A drug company may spend over one third of its revenue on marketing. This will be most evident in a country where it is cost-effective to heavily promote drugs because the general public can afford to satisfy an apparent need for daily medication (often through government subsidy of many medications). There are other countries where the marketing may be less intense, because there is no government subsidy, and much less money to go around, but Mansfield’s work suggests that what is marketed may be even more questionnable.

What drugs are really necessary? WHO has issued lists of recommended pharmacopoeia in an attempt to encourage an emphasis on medications that address important causes of mortality and morbidity. Those lists will not appeal to drug companies, because their prime interest is not a reduction in morbidity but an increase in company profit.

They are more interested to promote, in developed countries, the so-called life-style drugs, items which can hardly be called life-saving [5], but are clearly lucrative items for the companies that market them:

Finasteride for baldness
Botox for wrinkles
Bupropion to aid cessation of smoking
Paroxetine for social phobia (shyness)
Orlistat and other weight loss medications
Growth hormone for short stature
Silenafil for improved sexual activity
Some change is needed in the relationship

Doctors do need up-dating and continuing education, and medical research needs to be done, but must it be so dependent on support from companies whose prime aim is not improved health, but improved profits for their shareholders?

Some medical observers are concluding that the almost universal acquiescence of the medical profession in this dance with the drug companies (referred to recently as ‘dancing with porcupines’ – you can’t avoid being pricked) cuts across the physician’s primary duty to the patient. [6]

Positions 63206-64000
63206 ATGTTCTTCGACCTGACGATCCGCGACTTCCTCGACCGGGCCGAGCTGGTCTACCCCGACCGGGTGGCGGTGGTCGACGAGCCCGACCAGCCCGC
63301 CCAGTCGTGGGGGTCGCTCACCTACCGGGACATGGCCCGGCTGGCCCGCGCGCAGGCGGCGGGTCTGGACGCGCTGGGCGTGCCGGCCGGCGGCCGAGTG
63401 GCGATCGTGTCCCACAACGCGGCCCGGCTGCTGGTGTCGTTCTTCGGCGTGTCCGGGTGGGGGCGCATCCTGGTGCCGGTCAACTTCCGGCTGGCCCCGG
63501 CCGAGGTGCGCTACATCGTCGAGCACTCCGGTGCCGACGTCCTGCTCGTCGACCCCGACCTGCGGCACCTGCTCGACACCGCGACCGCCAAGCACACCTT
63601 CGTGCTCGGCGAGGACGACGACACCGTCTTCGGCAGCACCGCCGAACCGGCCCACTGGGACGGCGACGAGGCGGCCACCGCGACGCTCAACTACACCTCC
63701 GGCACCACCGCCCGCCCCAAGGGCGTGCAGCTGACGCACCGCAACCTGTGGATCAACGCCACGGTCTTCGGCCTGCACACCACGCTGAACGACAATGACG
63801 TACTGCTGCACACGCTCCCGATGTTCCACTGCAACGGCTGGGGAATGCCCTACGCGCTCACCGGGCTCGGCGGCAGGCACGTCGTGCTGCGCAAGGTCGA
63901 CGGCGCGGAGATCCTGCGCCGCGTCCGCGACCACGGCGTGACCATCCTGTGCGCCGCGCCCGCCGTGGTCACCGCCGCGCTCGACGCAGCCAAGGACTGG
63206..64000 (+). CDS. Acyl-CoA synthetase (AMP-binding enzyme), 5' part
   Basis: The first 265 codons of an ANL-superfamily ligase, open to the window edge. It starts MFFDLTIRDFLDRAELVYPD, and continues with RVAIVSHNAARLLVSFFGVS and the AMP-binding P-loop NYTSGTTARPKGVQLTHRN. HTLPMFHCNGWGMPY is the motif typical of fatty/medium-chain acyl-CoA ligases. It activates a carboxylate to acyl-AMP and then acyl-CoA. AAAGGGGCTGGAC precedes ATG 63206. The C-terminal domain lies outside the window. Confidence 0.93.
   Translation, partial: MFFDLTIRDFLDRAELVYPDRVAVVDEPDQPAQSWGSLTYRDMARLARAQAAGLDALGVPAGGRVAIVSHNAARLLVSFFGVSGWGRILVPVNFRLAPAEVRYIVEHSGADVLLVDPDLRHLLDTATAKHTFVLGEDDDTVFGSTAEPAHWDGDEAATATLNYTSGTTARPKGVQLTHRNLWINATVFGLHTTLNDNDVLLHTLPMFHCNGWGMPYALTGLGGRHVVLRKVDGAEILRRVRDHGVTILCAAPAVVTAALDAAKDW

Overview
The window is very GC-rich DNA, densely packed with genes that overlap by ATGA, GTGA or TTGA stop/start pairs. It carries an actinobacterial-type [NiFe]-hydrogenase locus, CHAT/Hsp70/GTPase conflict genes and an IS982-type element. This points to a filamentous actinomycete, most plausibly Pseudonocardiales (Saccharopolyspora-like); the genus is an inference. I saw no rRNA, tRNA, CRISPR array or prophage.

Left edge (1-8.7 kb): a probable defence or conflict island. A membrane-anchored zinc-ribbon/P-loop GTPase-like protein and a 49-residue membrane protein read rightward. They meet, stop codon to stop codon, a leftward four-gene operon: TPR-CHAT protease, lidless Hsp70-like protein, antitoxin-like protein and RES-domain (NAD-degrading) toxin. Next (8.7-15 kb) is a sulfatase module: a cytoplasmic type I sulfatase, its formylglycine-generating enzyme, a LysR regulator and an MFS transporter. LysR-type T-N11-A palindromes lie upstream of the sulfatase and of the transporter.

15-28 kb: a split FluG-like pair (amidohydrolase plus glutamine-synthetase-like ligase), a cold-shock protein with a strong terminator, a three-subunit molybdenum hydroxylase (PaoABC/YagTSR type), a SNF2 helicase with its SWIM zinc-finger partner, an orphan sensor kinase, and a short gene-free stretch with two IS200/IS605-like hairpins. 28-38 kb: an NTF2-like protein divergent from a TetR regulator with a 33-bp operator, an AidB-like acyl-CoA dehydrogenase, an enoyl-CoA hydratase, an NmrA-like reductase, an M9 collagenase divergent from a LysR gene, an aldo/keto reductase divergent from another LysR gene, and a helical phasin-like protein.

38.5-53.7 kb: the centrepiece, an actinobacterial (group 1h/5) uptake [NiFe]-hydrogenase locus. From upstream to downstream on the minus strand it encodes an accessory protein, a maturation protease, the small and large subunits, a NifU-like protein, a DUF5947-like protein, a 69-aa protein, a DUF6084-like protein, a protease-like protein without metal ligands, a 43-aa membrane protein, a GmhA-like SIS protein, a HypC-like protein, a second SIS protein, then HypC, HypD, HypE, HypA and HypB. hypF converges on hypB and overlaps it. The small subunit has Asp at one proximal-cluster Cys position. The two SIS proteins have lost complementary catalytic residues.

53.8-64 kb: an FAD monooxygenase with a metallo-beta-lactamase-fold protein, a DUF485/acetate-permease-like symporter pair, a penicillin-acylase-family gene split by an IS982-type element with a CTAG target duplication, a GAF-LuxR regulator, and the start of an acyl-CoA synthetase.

Most doctors think that free pens, textbooks, free lunches and happy hours are OK. But anyone who has accepted food, flattery and friendship (the three drug company “f’s”) will find hard to say critical things about the product being mentioned. And there may be a friendly suggestion that a medical recipient of drug company hospitality could do more, such as:

          Influence a hospital to obtain and use a particular drug formulation;

          Highlight particular trade names at lectures to undergraduates.

One of my friends, a clinical professor at Flinders University, has been a fine example of resistance to drug company pressure. He will not speak at a meeting sponsored by a drug company; he will not accept a drug ompany’s dinner or a gift, nor allow it to pay for any travel.

My own relationship with drug companies is far less exemplary, reflecting my perception of a wide range of gray areas in which there are a variety of common practices that often many doctors or most doctors in Australia would suggest are acceptable, but which a more rigorous ethical view might well condemn.

But one I will mention as an example that gives me no cause for pride or satisfaction.